PART 1: ISSUE AND FINDING A SOLUTION
How did steel piles make their way into an airport runway design?
Typically used as a deep foundation for bridges, docks and other facilities, steel pipe piles were selected to form a column-supported embankment underlying portions of the main runway serving Nome. Deep ground improvement was needed to mitigate severe differential settlement occurring at the west end of Nome Airport’s Runway (RW) 10-28. Rapid thawing of variable deep ice-rich permafrost and resulting unconsolidated soils contributed to ongoing severe distortion of the runway surface. This, in turn, created hazardous conditions for aircraft operations. A network of closely spaced steel pipe piles was installed under the runway to span the problematic soils and provide full support for the overlying embankment. The first structure of its kind installed beneath an airport runway in Alaska, this innovative design solution provides long-term stabilization for the runway surface.
Long-term Settlement Issues Plague Nome Airport Runway Operations
The Nome Airport has a history of maintenance and operations problems related to poor geotechnical conditions underlying its runways. Originally built in the 1940s, the airport embankments were largely constructed over refrozen dredge tailings (reworked fine- and coarse-grained soils with intermixed organics resulting from mining operations) and undisturbed soils containing variable ice-rich permafrost. For airport embankments that have been in place for up to 80 years, you would typically expect underlying soils to have stabilized with time – but that is not the case with thawing permafrost. Geotechnical explorations within the most problematic areas indicated relatively rapid thawing of ice-rich permafrost over recent decades. As the ice-rich soils underlying the runway thaw, unconsolidated soils containing significant excess moisture are generated in place of the previously frozen soil mass. Fine-grained soils impede water flow from the freshy thawed soils, resulting in unstable soil conditions at depth that may take decades to fully consolidate. Localized variabilities in water (ice) content, rate of permafrost thaw and permeability in the soil mass led to variable consolidation rates in localized areas. The ultimate result is severe and ongoing differential settlement for overlying pavements at the runway surface.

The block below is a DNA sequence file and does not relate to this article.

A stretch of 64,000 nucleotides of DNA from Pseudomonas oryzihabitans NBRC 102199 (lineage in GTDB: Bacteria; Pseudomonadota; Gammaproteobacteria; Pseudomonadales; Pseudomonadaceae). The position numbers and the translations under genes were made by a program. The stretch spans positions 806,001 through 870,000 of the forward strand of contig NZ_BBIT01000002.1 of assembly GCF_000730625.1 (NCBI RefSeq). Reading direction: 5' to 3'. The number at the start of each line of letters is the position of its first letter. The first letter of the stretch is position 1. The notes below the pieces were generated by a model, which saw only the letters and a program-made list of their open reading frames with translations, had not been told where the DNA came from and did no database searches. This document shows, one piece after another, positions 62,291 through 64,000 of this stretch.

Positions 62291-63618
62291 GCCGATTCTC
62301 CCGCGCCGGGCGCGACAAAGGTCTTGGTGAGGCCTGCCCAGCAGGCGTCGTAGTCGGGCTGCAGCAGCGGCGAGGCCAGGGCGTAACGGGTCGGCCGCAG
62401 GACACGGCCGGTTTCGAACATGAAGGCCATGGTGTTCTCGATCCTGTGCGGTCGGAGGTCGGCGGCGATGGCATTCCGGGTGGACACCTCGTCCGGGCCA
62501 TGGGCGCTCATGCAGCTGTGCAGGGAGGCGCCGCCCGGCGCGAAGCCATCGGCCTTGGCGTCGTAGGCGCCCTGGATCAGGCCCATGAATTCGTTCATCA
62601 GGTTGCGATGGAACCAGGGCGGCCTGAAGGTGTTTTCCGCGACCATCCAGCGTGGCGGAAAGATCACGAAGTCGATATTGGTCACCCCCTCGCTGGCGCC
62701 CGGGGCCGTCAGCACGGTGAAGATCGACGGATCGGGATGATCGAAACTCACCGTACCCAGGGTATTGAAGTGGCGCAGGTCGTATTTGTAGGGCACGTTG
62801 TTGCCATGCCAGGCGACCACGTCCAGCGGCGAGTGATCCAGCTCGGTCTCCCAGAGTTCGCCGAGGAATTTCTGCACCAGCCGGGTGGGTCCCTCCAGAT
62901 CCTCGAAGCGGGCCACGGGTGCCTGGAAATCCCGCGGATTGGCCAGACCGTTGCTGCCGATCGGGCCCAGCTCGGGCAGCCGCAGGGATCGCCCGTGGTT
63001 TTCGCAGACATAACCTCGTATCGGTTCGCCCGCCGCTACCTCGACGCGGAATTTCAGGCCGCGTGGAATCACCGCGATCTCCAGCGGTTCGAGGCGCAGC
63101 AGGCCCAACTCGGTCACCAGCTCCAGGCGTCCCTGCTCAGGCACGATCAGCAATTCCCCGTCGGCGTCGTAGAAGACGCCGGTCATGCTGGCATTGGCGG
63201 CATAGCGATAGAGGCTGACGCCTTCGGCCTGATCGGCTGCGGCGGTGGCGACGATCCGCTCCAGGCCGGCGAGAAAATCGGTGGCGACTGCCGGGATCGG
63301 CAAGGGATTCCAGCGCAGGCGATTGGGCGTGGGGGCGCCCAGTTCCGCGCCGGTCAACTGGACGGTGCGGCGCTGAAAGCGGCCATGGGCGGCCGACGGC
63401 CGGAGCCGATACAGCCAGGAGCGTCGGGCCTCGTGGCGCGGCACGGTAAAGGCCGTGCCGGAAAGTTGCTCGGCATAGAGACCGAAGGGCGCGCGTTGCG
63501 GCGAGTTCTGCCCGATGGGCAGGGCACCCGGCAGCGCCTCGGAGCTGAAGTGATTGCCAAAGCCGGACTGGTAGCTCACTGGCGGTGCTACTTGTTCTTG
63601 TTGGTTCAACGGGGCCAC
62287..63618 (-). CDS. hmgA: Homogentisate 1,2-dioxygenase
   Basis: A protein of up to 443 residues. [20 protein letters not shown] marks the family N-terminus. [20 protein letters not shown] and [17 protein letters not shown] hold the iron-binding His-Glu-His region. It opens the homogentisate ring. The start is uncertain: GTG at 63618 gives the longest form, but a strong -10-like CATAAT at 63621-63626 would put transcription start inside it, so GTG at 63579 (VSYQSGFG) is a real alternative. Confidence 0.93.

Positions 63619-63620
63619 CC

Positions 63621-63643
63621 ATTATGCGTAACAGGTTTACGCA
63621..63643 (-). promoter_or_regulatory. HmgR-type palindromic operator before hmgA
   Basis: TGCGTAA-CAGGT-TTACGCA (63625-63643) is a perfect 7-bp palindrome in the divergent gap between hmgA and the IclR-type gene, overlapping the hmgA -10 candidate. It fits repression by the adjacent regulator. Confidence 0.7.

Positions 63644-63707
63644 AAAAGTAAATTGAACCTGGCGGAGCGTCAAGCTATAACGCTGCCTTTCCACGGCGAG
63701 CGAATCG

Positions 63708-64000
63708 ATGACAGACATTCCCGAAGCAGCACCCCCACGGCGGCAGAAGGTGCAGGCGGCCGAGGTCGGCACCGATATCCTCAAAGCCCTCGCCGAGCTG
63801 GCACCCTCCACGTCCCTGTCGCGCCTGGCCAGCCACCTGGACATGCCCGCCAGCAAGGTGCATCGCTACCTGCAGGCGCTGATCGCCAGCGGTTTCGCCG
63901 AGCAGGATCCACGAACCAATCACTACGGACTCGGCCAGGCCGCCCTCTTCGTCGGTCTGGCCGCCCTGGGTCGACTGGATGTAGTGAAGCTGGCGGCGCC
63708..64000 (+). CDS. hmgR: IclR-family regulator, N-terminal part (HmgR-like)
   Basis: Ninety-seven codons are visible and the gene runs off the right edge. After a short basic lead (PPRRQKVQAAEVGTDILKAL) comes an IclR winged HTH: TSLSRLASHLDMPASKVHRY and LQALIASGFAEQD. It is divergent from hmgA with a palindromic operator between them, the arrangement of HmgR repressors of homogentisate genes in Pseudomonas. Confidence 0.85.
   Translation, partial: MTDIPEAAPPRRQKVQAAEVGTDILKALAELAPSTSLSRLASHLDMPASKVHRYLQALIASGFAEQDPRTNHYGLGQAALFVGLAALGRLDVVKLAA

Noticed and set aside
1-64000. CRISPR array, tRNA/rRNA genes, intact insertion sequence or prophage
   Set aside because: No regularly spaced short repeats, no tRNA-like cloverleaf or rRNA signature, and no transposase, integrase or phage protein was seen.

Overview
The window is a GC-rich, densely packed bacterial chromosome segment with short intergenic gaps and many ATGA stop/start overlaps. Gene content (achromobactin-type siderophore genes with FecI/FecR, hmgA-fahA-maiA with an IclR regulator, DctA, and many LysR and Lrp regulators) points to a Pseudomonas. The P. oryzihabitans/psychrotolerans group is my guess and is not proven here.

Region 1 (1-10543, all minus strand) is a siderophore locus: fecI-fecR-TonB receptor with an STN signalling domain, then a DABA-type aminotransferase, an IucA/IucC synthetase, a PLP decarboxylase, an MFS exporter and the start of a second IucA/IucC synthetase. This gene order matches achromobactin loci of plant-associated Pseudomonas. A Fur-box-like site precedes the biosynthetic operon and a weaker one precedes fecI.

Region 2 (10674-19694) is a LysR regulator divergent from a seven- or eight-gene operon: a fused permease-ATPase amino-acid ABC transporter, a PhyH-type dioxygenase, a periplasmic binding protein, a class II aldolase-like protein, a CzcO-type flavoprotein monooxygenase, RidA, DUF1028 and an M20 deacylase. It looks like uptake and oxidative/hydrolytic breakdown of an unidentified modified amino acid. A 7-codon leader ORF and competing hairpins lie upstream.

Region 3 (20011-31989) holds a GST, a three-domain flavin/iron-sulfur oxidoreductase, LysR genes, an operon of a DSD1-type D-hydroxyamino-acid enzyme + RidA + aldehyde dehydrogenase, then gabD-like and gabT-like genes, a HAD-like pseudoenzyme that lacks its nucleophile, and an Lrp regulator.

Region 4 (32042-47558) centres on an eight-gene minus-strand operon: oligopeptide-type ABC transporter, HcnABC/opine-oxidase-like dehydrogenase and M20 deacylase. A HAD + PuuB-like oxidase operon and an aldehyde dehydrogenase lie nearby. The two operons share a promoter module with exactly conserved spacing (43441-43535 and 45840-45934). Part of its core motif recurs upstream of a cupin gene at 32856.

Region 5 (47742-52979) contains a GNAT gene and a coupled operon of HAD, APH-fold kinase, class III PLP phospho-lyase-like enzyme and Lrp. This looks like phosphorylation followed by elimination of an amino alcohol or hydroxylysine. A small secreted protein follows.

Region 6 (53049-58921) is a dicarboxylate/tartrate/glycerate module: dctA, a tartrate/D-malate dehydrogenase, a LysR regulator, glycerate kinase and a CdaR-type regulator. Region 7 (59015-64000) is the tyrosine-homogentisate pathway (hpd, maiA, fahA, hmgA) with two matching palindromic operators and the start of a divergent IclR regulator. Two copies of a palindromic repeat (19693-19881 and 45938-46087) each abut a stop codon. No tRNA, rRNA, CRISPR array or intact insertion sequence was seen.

This differential settlement has progressively gotten worse over the decades. In particular, the west end of primary RW 10-28 experienced extensive differential settlement and needed a long-term solution to reduce the frequent maintenance burden and improve safety for aircraft operations.
The Alaska Department of Transportation & Public Facilities (DOT&PF), who operates the Nome Airport, routinely regraded and repaved this problematic portion of RW 10-28 to smooth out the runway surface. Although a relatively inexpensive solution, it doesn’t last and each repair required long-term closure of the main runway.
Seeking a permanent repair strategy, DOT&PF contracted R&M to develop a long-lasting repair solution as part of the wider Nome Airport Rehabilitation project.